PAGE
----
The narrative about upholding ‘rules-based order’ started as early as 2013, when China’s terra-forming in the SCS started in earnest, and has since become the rallying cry for the revitalisation of the Quad. The use of the terms ‘rules-based order’ and ‘Indo-Pacific’ spiked from 2016 onwards. Arguably, there remains definitional wooliness about what it stands for. Retired Singaporean diplomat Bilahari Kausikan argues that ‘rules-based order’ is a ‘Rashomon term’, the meaning of which depends on the perspective of the user. At the bottom, it can be argued that the four Quad members use ‘rules-based order’ and ‘Indo-Pacific strategy’ as omnibus terms for high principles such as human rights and dignity, the rule of law, freedom of the seas, the importance of international commitments and the peaceful settlement of disputes.
Among the four Quad nations, reference to these principles has turned out to be a nuanced and sophisticated way of voicing support for shared aspirations, without specifying the country of concern seen to be infringing such principles (i.e. China). Shinzo Abe, Japan’s former prime minister, did this adroitly. Speaking at the 2014 Shangri-La Dialogue, Abe stressed the importance of three ‘rule of law’ principles to prevail in the SCS territorial disputes: clarification of claims based on international law; avoidance of the use or threat of force in pursuing claims; and peaceful settlement of disputes. Washington has adopted this approach. At the Fullerton Lecture, Lloyd Austin stressed that regional countries in the Indo-Pacific shared certain ‘common principles’ such as the rule of law, adherence to global commitments and the peaceful settlement of disputes. He added that the region had witnessed certain Chinese actions that did not ‘line up with … shared principles’. This included Beijing’s actions in the SCS, ‘aggression’ against India, coercion against Taiwan as well as ‘crimes against humanity’ against Uighur Muslims in Xinjiang.
HOW THE QUAD CAN GAIN CURRENCY
Despite its forward momentum, the Quad is a tough sell to China and ASEAN. China is wary of any power configurations arrayed around its periphery (in particular, America’s formal alliances such as the one with Japan). In March 2018, Chinese foreign minister Wang Yi dismissed the Quad as an arrangement that would dissipate like ‘sea foam’. Quite to the contrary, the Quad has gained prominence in recent years – what started as an officials-level meeting in 2017 will become an in-person leaders’ meeting in September 2021. The Quad’s forward momentum has led to a rethink in China. Chinese strategists now suggest that Beijing drive wedges between the Quad members. One way of doing so is to highlight the potency of multilateral arrangements that involve China but not the US. These include the Regional Comprehensive Economic Partnership (RCEP) and the Comprehensive and Progressive Trans Pacific Partnership (the precursor from which the US withdrew in 2017; and to which China has recently expressed a desire to join).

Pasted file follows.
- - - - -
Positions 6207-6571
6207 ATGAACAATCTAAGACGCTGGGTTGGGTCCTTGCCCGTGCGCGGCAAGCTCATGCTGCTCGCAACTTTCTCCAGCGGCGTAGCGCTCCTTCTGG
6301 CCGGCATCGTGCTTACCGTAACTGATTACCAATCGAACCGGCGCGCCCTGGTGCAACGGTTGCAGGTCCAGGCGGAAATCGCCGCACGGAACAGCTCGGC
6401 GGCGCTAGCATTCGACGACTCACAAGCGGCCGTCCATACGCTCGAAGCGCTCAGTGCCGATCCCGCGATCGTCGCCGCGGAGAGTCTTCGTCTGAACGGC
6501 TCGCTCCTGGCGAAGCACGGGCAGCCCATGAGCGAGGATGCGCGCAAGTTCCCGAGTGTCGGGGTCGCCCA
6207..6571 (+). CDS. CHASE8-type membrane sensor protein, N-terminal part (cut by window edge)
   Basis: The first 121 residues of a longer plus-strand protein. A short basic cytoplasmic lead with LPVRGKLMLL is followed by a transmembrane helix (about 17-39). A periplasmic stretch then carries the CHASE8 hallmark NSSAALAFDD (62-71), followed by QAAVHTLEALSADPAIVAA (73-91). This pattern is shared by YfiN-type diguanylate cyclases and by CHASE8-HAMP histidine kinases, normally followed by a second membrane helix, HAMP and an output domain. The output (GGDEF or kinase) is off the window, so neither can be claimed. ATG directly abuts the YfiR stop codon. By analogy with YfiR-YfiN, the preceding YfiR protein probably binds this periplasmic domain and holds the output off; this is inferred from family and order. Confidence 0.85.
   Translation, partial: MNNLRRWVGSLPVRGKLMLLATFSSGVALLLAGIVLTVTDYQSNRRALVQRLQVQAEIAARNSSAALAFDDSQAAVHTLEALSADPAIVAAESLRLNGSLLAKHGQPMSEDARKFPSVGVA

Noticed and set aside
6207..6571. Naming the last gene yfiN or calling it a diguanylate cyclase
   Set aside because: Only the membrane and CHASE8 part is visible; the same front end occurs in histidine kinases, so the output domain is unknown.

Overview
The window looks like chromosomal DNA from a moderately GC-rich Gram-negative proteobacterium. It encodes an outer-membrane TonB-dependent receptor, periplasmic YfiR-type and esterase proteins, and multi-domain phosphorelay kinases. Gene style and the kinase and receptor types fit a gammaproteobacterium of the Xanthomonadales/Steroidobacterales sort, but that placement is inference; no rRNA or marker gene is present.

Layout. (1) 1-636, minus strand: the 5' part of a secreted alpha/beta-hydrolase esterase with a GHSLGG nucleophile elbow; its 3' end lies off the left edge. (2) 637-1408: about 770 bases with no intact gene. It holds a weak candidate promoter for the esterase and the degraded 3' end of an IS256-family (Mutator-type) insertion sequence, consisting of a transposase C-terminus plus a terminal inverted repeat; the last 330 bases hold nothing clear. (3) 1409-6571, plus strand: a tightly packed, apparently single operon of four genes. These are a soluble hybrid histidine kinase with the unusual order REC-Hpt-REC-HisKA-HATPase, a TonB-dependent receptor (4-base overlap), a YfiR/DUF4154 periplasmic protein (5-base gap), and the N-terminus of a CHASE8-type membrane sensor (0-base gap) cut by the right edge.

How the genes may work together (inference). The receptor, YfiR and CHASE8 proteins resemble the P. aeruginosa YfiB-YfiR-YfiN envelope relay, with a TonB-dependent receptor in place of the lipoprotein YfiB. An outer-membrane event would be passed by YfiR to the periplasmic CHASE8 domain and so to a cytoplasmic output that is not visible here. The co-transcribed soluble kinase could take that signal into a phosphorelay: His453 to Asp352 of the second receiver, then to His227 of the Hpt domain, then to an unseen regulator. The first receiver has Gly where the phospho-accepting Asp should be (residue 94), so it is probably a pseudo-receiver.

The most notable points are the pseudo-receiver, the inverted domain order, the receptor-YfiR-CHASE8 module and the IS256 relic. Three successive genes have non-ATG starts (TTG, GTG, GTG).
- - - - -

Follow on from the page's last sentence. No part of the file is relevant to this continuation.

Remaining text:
The Quad’s forward momentum has led to a rethink in China. Chinese strategists now suggest that Beijing drive wedges between the Quad members.
In Southeast Asia, there is no ‘clear, consistent and coherent’ picture of the Quad – some appear to be sceptical of the grouping, while others partially welcome it. In the 2021 State of Southeast Asia Survey, less than half the respondents deemed the Quad to have a ‘positive’ or ‘very positive’ contribution to regional security. In another survey conducted by the Australian Strategic Policy Institute, nearly 40 per cent thought that Quad had more of a ‘diplomatic and symbolic value’ rather than being a ‘critical initiative’ for the region. Part of this general ambivalence can be attributed to ASEAN’s concerns that the Quad would undermine ASEAN-led multilateral institutions. The 2019 ASEAN Outlook on the Indo-Pacific could be seen as the grouping seeking to stamp its own imprimatur on evolving concepts of the Indo-Pacific – in particular, casting the region in a geographical frame focused on tangibles such as maritime security and connectivity, as opposed to casting it in a geopolitical frame to counter China.
Cognizant of ASEAN’s reservations, the US and other Quad members have sought to ‘soft sell’ the Quad concept to ASEAN. After all, buy-in by ASEAN, which represents a dynamic region with enormous economic potential, will be critical if the Quad’s Indo-Pacific strategy is to gain additional traction. All the Quad members have sought to emphasise their support for ASEAN centrality in the Indo-Pacific region. At the 2021 Fullerton Lecture, Austin went to lengths to address concerns about the Quad undermining ASEAN centrality. He reiterated ASEAN’s central role and went on to ‘applaud ASEAN for its efforts to end the tragic violence in Myanmar’ (despite ASEAN having been roundly criticised by others for its ineffective response to the political crisis in the country).